Golden Peak Terrain Park opens
This weekend not only marks the opening of Golden Peak Terrain Park and the 22′ Superpipe but the kickoff to Vail Safety Month.
A Golden Peak Terrain Park experience will be available to skiers and riders starting this Friday with a full setup expected in the coming week. We are also happy to announce that Bwana Terrain Park in Lionshead is now fully open with 100% of its boxes, rails and jumps now available.
The Terrain Park Crew has been working with Snow Park Technologies (SPT) to carve out the 22′ Superpipe in anticipation of this year’s Burton US Open March 3-8 in Vail. Snowmakers blew snow for 32 nights in order to build up enough of a base to carve out this giant, visible from Vail Village, Golden Peak and even from I-70. Insider’s tip: with America’s top tour for freeskiing and snowboarding and Olympic Qualifier, the Sprint U.S. Grand Prix, coming to Breckenridge next week, you’re likely to see some world-class skiers and riders practicing on the pipe this weekend.
In honor of Golden Peak Terrain Park opening, Vail’s January Safety Month kicks off this weekend by focusing on terrain park etiquette. Terrain Park staff will be rewarding up to 5 skiers & riders a day Jan. 3-5 with $20 in Vail Mountain Money for modeling safe park behavior.
So what does skiing and riding safely in the Terrain Park mean? Every day can look a little different in the park with conditions and feature setups changing. If you ever have any questions about what’s been modified in the park on any given day, feel free to ask any member of the Terrain Park Crew.
That said, taking the initiative to “Look Before You Leap” is going to make for the best Terrain Park experience. Ride around a feature to make sure there are no surprises – like a rail or stair setup below a jump that may not be visible from above. This is a also a good time to observe how other riders are approaching each jump or feature to gauge the kind of speed you need in order to avoid knuckling or overshooting it.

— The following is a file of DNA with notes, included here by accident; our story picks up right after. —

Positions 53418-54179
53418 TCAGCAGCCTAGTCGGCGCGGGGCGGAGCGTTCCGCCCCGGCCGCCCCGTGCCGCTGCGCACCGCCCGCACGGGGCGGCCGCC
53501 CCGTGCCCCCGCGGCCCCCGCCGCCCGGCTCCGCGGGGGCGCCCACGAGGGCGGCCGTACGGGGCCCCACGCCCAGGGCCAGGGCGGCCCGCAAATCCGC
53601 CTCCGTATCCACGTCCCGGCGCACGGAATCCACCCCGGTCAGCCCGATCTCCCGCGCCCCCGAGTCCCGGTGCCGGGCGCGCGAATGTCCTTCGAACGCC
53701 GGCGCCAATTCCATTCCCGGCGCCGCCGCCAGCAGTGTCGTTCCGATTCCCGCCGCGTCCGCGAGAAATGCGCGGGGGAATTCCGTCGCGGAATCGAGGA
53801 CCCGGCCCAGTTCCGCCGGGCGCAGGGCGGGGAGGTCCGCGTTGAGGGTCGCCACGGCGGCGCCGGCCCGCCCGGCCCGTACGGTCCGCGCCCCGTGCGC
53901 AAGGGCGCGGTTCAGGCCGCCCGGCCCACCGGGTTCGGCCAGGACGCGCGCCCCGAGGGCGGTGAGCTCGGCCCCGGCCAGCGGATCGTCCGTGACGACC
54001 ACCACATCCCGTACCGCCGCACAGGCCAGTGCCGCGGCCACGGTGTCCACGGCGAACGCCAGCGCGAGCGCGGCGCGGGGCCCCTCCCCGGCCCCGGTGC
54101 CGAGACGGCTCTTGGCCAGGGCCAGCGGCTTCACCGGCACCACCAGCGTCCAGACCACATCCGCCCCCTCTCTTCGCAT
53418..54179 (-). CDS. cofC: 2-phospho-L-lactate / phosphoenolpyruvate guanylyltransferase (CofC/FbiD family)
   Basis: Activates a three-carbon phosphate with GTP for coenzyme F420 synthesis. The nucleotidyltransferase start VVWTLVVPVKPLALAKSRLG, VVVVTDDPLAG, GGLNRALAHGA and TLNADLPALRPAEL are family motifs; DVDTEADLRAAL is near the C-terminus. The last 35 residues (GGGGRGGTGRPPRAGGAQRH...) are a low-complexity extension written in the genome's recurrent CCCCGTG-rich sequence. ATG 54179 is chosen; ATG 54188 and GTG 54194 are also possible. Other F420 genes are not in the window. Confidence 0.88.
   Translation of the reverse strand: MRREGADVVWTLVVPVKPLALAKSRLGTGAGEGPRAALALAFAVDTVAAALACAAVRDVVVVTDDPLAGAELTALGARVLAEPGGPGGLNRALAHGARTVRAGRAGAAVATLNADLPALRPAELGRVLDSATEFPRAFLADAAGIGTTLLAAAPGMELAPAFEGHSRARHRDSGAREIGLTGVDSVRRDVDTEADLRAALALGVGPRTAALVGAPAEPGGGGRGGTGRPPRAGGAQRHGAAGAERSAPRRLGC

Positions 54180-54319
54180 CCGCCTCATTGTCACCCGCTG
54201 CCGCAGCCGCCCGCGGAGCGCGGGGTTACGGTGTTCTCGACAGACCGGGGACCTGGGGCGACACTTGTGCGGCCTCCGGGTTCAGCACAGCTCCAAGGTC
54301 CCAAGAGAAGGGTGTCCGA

If you see a group of skiers and riders waiting above a feature, be sure to join the group and wait your turn rather than just blasting through to hit the feature. The people in front of you have the right of way. When it is your turn, give a quick glance up the mountain to be sure no one is coming down and then call your drop.
Never stop where other riders can’t see you. This also applies if you fall after a jump – try to clear the area as quickly as possible to the left or right so that skiers and riders behind you don’t accidentally go off the feature and land on you. If you see that someone has fallen in an area not visible from above, stay on the top of the jump to warn others not to use the feature until the person has cleared the landing area.
Another tip for those new to the park: it’s seen as poor etiquette to use the small lips on the sides of features like rails and boxes as jumps. Save your air time for the jumps built for that purpose.
And, of course, while helmets are not required on our mountain, helmets are highly encouraged.
See these tips and more in action in this Vail Terrain Parks safety video: